RSS Feed for This PostCurrent Article

How to Avoid Online Fraud – Part I

Part I | Part II | Part III

How to Avoid Online Fraud: Part One of Three

Attempts to defraud our fellow man have gone on for longer than most of us care to admit. And, while the Internet made all of our lives easier, it also made it that much easier for unsavory characters to scam us out of our hard-earned money. We’ve compiled some of the most popular online fraud techniques, and will be delivering them to you in a three-part series. We’ll be taking a look at these methods, and most importantly, will show you how to avoid them.

Online Auto Sale Fraud

The Scam: Car buyers’ best asset is sometimes also their worst. Buyers of rare cars (and regular folks, too) are always on the hunt for a bargain, and sometimes can’t restrain themselves when they find “The Deal of the Century.” Many times, these great deals aren’t great deals – they’re a scam. There is no car at all, the pictures were lifted from somewhere on the web. The “seller” will say they’re looking for a short sale as they’re going through a divorce or some other money pinching time. They’ll prod the buyer to hurry up and wire them money, because there are obviously many interested parties at that price. In haste, the buyer will send the money and never hear from the “seller” again.

How to Protect Yourself: No matter who you are, buying a car involves a large amount of money. If you can’t visit the seller in person, ask for photos of something that can’t be found floating around online, like a picture of the vehicle’s title, or an odd request like the lining of the trunk. Always request to talk to the seller on the phone. If they refuse, that’s a big red flag! If you’re spending a very large amount of money for a car that isn’t within driving range, buy a plane ticket! A $300 plane ticket is a lot cheaper than losing $60,000.

Online Dating Fraud

The Scam: While this may seem odd at first glance, the deeper you look into the details the more sense it makes. Users of dating sites are likely pining for any sort of interaction, so when they receive messages from prospective dates they are immediately interested. The prey is usually a man, and the attractive woman that messaged him may not be a woman at all. It’s likely a fellow man, merely pretending to be a woman.

This scam can take two angles, the first being that the scammer will slowly talk some private information out of the guy and use it to commit identity theft. Even something as seemingly small as a last name and an address is all the best hackers need to find enough information to start the process. The other method involves the fraudster building an actual online relationship with the unwitting dupe. Once a solid relationship is built, the “woman” will ask for money to be sent “her” way. The best at this technique can support a family with money taken from all of their online “boyfriends.”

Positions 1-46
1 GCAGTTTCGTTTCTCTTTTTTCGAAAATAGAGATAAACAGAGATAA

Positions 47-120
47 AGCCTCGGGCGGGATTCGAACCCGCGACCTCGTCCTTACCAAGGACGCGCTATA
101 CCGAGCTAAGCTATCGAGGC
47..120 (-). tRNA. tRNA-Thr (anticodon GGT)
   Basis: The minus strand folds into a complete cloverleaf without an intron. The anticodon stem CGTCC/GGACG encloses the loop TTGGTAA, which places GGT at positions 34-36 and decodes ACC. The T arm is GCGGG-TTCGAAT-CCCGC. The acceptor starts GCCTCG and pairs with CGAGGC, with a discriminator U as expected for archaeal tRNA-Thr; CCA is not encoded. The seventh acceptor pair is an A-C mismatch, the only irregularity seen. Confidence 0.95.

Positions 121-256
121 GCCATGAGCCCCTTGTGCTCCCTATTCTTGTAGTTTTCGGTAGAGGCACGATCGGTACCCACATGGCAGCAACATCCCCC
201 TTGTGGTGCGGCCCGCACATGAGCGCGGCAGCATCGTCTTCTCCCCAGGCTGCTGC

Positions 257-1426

How to Protect Yourself: Always do background checking on the person you’re talking to. Google their name, find out what they do for a living, and ask for photos. The more homework you do, the more likely you’ll see through a scam. Most of these people will claim to live far from where the victim is, to eliminate any attempts at visiting. To combat this, only chat with local people to. Of course, never give out any personal information and certainly don’t send a stranger any money!

These are just two of the most prevalent online fraud techniques. There are, sadly, many more out there. If these techniques strike your interest, you can help crack down on them. Many schools offer certified fraud examiner certification. Don’t just protect yourself, fight back! Be on the lookout for our next post covering some other popular online fraud schemes.

Tell a Friend

We would like to thank our guest writers on the Online Security Authority Blog! We feel it’s a honor and pleasure, to have others participate and contribute to the great content, advice and opinions on and in this Online World, we all live in… help us, help them, by supporting and visiting their sites!

as always, be safe Online

Your Online Security Authority

Bill Wardell

teach it, learn it, and share it…

© 2006 – 2011 Online Security Authority


    [How to Avoid Online Fraud!] Go to The CyberHood Watch on iTunes to listen to over 350 world-wide professionals & experts helping parents everywhere, by Keeping Our Children Safe online, click below to learn how-to protect yourself!!!


OSA Technorati Tags: , , , , , , , , , , , , , , , , , , , , , ,

OSA Trackback URL

Post a Comment

Add Me As a Friend



OSA Gang

Blog Marketing
Jack Humphrey's blog marketing, social marketing, and link building tips.

The Publicists Assistant
We are experienced in helping clients receive the Online Publicity and Radio Publicity they deserve. Since your success determines our success, we are dedicated to bringing you RESULTS!

Recent Peeps

OSA Highlights

Submit Blog & RSS Feeds

OSA & CHW Radio